The DPA Board consists of eleven members, seven of which are executives in State ofWashington Agencies. Most of you know who they are. The unique thing about the Board is thefour private sector members, Bob Bailey from Boeing, Dennis Carlson from Safeco, John Sheerinof Sea-First and Jim Wilson of the telephone company. This is another area where, at least froman external view, a lot of credibility is given to the things that the Authority is doing. It isn'tlooked at as some kind of an ingrown thing for the State. It also helps the credibility of dealingwith the outside folks, taxpayers, et cetera who are watching to see that they do have somerepresentation there.

Regarding the Data Processing staff itself, we are currently at nine members. George Pickett isthe division manager and we have five staffers, Joe Coogan, Bill Fischer, John Flannagan, JimMichael, and Ted Nelson who is a part timer. We have too secretarial support staff, Carol Torbeyand Mary Grimm, who I think are really the foundation and keep the organization going. In termsof functions and work load, I didn't want to get into many particulars there right now, but I'vefound in looking over some statistics of volumes of work that the staff does, they're handling, forexample, some 1,400 acquisitions a year, they're reviewing and acting on 63 agency plans and 21post implementation reviews of system implementations. This is just to give you a flavor for theamount of paperwork and the activity that flows through the Data Processing Authority. That waskind of a mind boggling statistic to me when I was reviewing them. In addition, we're deeplyInvolved in development and dissemination and operating control of police standards for thestate. Since we're dealing with an agencies with budgets in the area of 200 million dollars, theDPA doesn't seem to be an unreasonably large sized agency to have the kind of responsibilitythat it has. We have four books that the stuff refers to a blue books, one of them is our AnnualReport, a couple of then deal with our planning goals and objectives and theme's one called theCompendium of Data Processing Plans.

Where are we heading? That's a good question. I've spent the last six weeks since I came aboardtrying to answer that question myself. I've talked to a lot of you folks right here in this room. Italked with the Data Processing Authoring members themselves, the legislative staff, spent a lotof time with Will Wolfe. I think this has helped to formulate to me a kind of an attitude, ordirection. I have a feeling of where we're heading. I hope as we kind of go over a few of thesethings today you'll kind of get a flavor of them yourself. I don't think it'll be very new to many ofyou who I've spoken to except maybe to hear them verbalized back to you. There are a lot ofthese ideas that aren't my own, they're really yours.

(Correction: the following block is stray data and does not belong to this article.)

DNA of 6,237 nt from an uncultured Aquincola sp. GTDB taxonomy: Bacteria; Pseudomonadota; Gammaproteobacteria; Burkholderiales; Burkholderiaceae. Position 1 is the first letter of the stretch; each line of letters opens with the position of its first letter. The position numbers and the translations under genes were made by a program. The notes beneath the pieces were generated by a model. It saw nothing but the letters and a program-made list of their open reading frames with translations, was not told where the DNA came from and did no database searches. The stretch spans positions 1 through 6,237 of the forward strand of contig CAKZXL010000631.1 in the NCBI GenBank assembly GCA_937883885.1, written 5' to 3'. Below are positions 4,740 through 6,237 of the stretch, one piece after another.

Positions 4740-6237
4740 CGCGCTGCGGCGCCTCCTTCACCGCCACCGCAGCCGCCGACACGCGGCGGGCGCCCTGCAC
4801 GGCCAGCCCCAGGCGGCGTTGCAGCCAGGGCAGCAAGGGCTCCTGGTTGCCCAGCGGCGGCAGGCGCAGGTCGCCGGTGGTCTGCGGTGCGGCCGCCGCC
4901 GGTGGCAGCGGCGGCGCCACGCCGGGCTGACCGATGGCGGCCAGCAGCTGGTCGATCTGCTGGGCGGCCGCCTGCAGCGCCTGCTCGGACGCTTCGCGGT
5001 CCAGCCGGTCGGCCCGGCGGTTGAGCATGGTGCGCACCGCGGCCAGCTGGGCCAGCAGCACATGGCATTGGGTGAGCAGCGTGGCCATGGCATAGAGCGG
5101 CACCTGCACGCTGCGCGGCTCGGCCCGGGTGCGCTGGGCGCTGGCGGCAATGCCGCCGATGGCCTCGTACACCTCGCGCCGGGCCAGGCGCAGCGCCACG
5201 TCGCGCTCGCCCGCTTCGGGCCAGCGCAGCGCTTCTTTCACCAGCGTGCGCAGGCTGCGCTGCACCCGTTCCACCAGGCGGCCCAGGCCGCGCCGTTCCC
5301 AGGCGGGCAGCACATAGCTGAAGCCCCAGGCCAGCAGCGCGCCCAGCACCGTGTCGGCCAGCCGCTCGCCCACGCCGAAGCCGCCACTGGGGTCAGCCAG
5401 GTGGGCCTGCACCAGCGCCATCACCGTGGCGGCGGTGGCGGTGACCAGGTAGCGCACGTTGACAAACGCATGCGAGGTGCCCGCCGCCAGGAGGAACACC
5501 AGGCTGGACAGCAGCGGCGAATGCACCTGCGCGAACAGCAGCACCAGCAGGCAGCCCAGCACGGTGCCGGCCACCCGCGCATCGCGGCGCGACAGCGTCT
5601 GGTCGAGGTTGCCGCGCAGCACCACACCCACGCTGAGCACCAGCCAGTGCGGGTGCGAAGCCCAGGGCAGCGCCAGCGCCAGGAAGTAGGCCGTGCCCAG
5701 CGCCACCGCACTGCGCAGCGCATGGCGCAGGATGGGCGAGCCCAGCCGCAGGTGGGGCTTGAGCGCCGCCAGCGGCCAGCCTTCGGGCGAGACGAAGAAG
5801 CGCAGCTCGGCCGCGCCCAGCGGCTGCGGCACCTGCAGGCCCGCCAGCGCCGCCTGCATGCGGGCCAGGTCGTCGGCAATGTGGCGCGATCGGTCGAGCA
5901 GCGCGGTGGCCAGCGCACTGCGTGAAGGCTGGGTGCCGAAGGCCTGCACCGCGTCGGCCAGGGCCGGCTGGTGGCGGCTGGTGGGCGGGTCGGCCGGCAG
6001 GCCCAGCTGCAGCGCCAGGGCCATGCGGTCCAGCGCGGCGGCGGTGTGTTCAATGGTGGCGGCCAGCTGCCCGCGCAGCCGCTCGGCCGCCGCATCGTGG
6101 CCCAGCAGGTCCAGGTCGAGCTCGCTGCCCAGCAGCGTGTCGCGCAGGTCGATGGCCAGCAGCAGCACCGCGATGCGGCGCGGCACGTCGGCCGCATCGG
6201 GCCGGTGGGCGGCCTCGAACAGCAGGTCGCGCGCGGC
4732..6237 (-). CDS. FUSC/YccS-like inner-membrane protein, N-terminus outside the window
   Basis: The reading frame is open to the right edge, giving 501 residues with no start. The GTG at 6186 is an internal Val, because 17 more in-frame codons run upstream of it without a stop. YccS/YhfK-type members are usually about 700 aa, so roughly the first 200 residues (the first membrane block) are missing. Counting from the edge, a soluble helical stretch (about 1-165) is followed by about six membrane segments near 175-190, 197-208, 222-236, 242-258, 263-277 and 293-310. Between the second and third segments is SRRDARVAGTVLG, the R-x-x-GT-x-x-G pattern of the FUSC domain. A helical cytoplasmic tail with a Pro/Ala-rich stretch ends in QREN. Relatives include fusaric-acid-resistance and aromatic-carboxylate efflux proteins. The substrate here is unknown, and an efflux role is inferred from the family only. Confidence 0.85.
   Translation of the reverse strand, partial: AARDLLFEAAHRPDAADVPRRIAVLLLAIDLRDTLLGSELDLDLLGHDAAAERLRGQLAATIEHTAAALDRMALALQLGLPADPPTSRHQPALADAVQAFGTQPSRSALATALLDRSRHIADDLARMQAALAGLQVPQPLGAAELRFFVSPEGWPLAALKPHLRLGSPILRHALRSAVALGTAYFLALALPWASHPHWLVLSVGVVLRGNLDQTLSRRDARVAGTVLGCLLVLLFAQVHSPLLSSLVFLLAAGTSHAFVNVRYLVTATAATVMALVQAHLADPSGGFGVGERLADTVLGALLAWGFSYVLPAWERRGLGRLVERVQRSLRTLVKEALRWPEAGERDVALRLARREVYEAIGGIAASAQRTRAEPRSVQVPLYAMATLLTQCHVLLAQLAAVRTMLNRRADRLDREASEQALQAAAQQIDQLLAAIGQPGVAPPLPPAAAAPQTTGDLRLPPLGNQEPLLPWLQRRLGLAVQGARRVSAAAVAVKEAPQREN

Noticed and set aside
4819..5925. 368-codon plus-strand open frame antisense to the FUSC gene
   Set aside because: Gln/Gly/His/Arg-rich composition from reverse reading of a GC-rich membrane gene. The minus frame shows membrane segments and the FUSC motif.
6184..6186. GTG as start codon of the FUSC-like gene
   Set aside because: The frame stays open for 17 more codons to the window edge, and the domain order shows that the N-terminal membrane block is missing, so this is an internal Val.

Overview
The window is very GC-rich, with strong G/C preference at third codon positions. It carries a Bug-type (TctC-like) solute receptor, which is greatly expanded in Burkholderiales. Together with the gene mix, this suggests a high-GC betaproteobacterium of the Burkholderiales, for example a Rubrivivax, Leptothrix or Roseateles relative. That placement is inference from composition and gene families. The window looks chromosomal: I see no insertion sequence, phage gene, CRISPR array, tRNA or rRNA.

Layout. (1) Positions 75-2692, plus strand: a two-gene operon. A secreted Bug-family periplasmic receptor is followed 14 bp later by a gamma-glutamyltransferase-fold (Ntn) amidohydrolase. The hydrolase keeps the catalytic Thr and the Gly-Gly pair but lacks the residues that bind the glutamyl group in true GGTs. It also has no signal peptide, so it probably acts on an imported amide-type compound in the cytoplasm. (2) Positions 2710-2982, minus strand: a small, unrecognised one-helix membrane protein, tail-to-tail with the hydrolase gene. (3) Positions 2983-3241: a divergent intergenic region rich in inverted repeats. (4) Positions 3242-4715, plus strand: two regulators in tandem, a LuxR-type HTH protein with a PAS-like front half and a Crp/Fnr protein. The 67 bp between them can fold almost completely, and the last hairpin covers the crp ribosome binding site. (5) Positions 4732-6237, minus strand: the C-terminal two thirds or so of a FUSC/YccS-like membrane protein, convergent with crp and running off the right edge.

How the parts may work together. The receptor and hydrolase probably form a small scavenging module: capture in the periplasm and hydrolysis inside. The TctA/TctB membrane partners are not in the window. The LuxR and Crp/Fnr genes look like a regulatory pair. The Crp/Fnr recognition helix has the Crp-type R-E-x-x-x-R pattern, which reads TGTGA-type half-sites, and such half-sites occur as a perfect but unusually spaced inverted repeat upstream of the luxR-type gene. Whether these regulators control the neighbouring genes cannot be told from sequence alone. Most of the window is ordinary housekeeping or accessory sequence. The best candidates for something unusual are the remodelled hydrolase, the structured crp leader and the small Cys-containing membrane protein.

Taking you briefly to the Lake Wilderness planning session which occurred in the Fall, it was aunique experience for us in the Data Processing Community. Because, in setting up the goals andobjectives for the Data Processing Authority, it involved not only the Data Processing Authoringitself but it also included the senior data processing managers of the state for the first time. Appyattended for the Association; he had a special invitation because of his position here. At thatmeeting, the DPA staff got together what they thought were the issues that were before the Stateright now in data processing. We mulled those over for a two day session.

A lot of it come out of the OIS reorganization ordeal. There were some very valid things thatwere brought up there. In fact, I think, the OIS reorganization effort and the Deloitte, Hawkinsand Sells study before that and two or three other things that didn't get off the ground in prioryears have all served to bring us to where we are today. There are a couple of messages that comeout and culminated in the OIS experience last year. One message that went to the legislatorsthemselves is that some of these major reorganization attempts and ideas are just not politicallyfeasible. They just won't sell to the State agencies. Another message that came out to us in thedata processing community is, we had better get our act together and take the lead on some ofthese issues ourselves and try to recommend a direction and get ahold of some of the things thatare a concern to the legislature.